BEIRUT, Lebanon -- Ostrich raising in Kenya. Forestry interests in Turkey. Diamond trading in Africa. Bridge construction in Sudan. Agricultural holdings in Tajikistan.
Those are some of the businesses Osama bin Laden, the world's most wanted terrorist, is said to own and which may have helped finance the most lethal terrorist attacks ever on U.S. soil, experts say.
"Money is the least of Osama bin Laden's worries," said Faisal Salman, an expert on Arab affairs.
Bin Laden is the top suspect in the Sept. 11 attacks on the Pentagon and the World Trade Center, a citadel of capitalism, yet he earned his money much like a traditional capitalist.
He uses his estimated $300 million in financial assets to fund his al-Qaida network of as many as 3,000 Islamic militants, according to a report published last week by the Congressional Research Service.
Money on the move
Bin Laden's businesses also provide him with a way to move his money around the globe and avoid detection by authorities seeking to cut him off from his wealth. Another source of funding is millions of dollars in donations from wealthy individuals.
In addition to his investments, bin Laden inherited a fortune from his father, a construction business magnate.
Experts say the cost of last week's airborne attacks -- including pilot training, accommodations, travel expenses and first class tickets for the hijackers -- couldn't be more than $1 million. It's a sum bin Laden could easily afford.
Bin Laden's wealth and his connections with prosperous families in Saudi Arabia and other Gulf nations were not a cause of worry to Western countries, including the United States, in the 1980s.
One-time good guy
Then, he was one of the good guys, using the funds to buy arms and supplies for the war against the Soviet presence in Afghanistan, a crusade backed by the United States.
But it was also during that time, experts say, that bin Laden started putting down roots for one of the world's most extensive financial networks, one that would eventually bankroll al-Qaida -- Arabic for "the base."
During that period, he succeeded in persuading Muslim clergymen in several Arab countries to issue a religious edict making it legal for Muslims to offer their zakat, alms given annually to the poor, to the Arab fighters in the Afghan war.
"Money poured in from millions of Muslims who supported his quest to expel the infidels from Muslim lands," said Salman, the Arabic affairs expert who is managing editor of Beirut's As-Safir newspaper.
He believes a big chunk of those donors are still giving money to bin Laden even though the Soviets withdrew from Afghanistan in 1989.
Until the Sept. 11 attacks, individuals in Saudi Arabia were donating $1 million to $2 million a month through mosques and other fund-raising avenues to help bin Laden, Saudi sources said Tuesday, speaking on condition of anonymity. But Saudi authorities are cracking down on such donations in the aftermath of the attack.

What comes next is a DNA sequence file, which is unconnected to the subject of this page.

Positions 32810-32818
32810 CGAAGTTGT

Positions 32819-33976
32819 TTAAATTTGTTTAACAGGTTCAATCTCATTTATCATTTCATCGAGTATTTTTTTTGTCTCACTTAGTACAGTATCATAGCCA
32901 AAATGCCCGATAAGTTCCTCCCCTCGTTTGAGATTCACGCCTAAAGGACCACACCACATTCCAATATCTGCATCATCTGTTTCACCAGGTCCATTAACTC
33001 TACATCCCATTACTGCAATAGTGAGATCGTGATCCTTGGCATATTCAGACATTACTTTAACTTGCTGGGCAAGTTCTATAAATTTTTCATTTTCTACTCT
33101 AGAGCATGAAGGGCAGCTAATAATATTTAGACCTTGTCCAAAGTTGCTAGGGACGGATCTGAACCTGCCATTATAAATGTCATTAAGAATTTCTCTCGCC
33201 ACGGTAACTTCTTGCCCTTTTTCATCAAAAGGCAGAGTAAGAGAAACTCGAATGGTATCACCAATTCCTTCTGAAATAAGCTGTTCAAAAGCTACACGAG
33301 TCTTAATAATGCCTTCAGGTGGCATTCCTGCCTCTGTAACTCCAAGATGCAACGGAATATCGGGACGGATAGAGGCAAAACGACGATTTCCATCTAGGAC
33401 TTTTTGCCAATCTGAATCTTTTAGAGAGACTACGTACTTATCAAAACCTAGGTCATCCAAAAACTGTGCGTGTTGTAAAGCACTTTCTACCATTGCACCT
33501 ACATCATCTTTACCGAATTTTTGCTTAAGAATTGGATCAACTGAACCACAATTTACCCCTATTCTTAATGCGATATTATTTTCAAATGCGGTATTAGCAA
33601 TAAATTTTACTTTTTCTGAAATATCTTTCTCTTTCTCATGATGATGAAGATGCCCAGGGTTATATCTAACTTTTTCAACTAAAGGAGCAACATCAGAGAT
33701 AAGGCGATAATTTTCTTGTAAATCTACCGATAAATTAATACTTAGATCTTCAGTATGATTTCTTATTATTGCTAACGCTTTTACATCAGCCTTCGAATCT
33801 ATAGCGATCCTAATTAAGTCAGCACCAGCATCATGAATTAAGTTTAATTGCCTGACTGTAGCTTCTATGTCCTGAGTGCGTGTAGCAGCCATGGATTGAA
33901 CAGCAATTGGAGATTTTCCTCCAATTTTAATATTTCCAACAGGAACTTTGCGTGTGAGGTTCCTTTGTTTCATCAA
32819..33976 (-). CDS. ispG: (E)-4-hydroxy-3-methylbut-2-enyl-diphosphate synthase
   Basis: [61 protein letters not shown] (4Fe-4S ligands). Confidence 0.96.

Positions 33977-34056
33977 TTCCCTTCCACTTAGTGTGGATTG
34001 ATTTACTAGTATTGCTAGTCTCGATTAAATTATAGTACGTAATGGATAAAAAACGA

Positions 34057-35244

Al-Qaida not only funds its own operations. Alex Standish, editor of Jane's Intelligence Digest, calls the group "the merchant bank for terrorism."
Often small, free-lance, militant groups seek financial help from al-Qaida. As long as the planned attack is against Western, especially American, interests, al-Qaida can support it.
Money likely moves around by transfers between businesses, by wire and by couriers toting briefcases filled with cash. Wealthy families have also indirectly financed bin Laden's operations, sending money to sons in schools abroad.
Ziad Jarrah, one of 19 suspects in the attack, asked his family earlier this month to urgently wire him $2,000 on top of his monthly stipend of $2,000, according to his uncle, Jamal Jarrah.
It's been hard for authorities to track bin Laden's assets and freeze them because they're tied to businesses that seem legitimate but are basically front companies for al-Qaida.
Experts said the businesses, ranging from food processing plants to ostrich farms, generally are not in bin Laden's name and are small operations.
One of bin Laden's businesses was the Hijra Construction Company in Sudan, which built roads and bridges and bought explosives to clear the way, according to testimony at the U.S. Embassy bombing trials. Bin Laden's Taba Investments fund, also of Sudan, was used to change Sudanese currency into dollars and British pounds.
There is also evidence, experts say, that mosques, Islamic charities and other non-governmental organizations have diverted some of the money they have raised in the United States, Europe and other parts of the world to al-Qaida.
"People think they're contributing to a humanitarian cause and it winds up in bin Laden's pocket," said Mike Ackerman, a former CIA operations officer who is managing director of the Ackerman Group, an international security consultant based in Miami.
Muslim groups came under scrutiny in the United States in the early 1990s following claims they were channeling funds to the Palestinian militant groups Hamas and Islamic Jihad as well as to other Islamic movements.
But Western governments have been reluctant to crack down on those groups because they did not want to be seen as discriminating against Muslims. And it was hard to connect the groups to terrorism.
Knowing all they did about bin Laden, why have Western authorities allowed his businesses to thrive?
One reason, Standish said, is that some countries where bin Laden's companies are based have been reluctant to give the United States and other Western countries the access they needed to move against bin Laden.
A major problem has been Western complacency. "We've been sort of fat and happy and very complacent in this country," Ackerman said.